Director: Ching Siu-Tung
Stars: Jet Li, Brigitte Lin, Rosamund Kwan, Michelle Reis, Waise Lee
The second installment of this popular trilogy, even though it features almost a totally different cast, continues the storyline of the first movie. The swordsman of the title, a man named Ling (Jet Li), along with his trusted group of fellow warriors are on the hunt for a mystical scroll which will give its bearer near-unlimited power. A villain called Asia the Invincible (Brigitte Lin) gets the scroll first, and finds out that there's a catch to the power -- the user must become a euneuch. Asia does so, and finds himself transforming into a woman as s/he gains more power. S/he also finds him/herself attracted to Ling, which sets up a conflict of interest as the final confrontation draws near.
This was actually one of the first Hong Kong movies I watched (besides the innumerable old-school movies most of us saw back on the old "Kung Fu Theatre" shows). While I would not say it was a life-changing experience, it definitely changed my movie viewing habits forever. Fights were no longer confined to the ground; they could occur any and everywhere. A movie didn't have to be just one genre; they could mix up all manners of style and still be coherent. Women could have just as much power and fury as their male counterparts in movies, sometimes even more. Of course, these ideas are pretty commonplace in the western movie lexicon, especially after the success of east/west hybrids like The Matrix, but when I first saw this movie several years ago it floored me.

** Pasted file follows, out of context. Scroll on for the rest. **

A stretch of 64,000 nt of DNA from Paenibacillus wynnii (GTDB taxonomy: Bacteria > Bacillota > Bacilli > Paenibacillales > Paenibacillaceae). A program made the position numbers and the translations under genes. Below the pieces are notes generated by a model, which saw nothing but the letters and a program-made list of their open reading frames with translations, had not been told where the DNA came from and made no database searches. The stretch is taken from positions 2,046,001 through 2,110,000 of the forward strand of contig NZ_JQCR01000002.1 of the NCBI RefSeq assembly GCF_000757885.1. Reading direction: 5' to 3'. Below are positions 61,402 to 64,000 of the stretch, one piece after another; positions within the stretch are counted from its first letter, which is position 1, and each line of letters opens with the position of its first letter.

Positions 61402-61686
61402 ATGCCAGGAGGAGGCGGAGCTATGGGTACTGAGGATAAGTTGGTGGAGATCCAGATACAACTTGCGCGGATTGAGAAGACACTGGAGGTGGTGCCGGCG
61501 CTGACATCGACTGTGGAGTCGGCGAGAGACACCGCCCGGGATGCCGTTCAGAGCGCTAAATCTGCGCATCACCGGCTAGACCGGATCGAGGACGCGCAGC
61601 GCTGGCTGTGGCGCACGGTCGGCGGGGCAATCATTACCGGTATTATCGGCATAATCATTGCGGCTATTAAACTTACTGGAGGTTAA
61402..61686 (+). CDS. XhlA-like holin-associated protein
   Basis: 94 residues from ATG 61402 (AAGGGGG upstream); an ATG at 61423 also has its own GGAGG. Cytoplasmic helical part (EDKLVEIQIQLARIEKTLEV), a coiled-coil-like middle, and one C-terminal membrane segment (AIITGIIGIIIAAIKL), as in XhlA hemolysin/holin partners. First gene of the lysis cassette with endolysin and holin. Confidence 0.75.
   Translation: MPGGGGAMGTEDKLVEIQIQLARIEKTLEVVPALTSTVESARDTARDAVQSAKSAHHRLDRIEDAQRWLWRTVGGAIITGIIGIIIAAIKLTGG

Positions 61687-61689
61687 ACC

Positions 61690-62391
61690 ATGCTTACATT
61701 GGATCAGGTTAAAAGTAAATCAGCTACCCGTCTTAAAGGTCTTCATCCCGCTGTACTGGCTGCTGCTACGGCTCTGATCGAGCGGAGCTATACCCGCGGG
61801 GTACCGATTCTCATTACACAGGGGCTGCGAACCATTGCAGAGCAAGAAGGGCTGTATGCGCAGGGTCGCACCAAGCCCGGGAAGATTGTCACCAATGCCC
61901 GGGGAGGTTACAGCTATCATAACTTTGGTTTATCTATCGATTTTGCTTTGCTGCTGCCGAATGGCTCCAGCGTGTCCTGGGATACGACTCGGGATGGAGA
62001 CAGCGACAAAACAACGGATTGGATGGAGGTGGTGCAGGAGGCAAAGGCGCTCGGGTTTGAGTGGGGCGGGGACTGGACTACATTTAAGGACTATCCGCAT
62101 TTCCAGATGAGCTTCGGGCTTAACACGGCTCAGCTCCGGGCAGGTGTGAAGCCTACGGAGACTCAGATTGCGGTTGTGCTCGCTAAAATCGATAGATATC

As for today, it still holds up well. The story -- like many wuxia films -- seems a bit too convoluted for its own good (at least to my western pallette); there's a few too many characters (and their respective plotlines) in the mix. The novel which the trilogy is based on clocks in around 2000 pages, and while the movie is not as claustrophobic as the first, it still feels a bit cluttered, as the filmmakers perhaps stuck a few too many characters into the movie stew. However, the movie sports Jet Li in one of his better and more unique roles (he actually kisses a girl in here) and a breathtaking performance from Brigitte Lin. Lin has a very minimalistic acting style, especially when compared with many other melodramatic Hong Kong actors -- she can accomplish a hell of a lot just by glaring at the camera in the right fashion.
Along with the solid acting, the action featured here is just simply fantastic. In an impressive career which has included directing (either outright or via way of action co-ordination) such movies as Duel to the Death, A Chinese Ghost Story, Dragon Inn, A Better Tomorrow 2 and The Killer (just to name a few), the scenes in Swordsman II stands out as some of Ching Siu-Tung's (and the Hong Kong industry in general) best work. Even if you don't normally like wuxia or wire fu movies, you should really check this film out.
A review of the VCD for this movie can be found here
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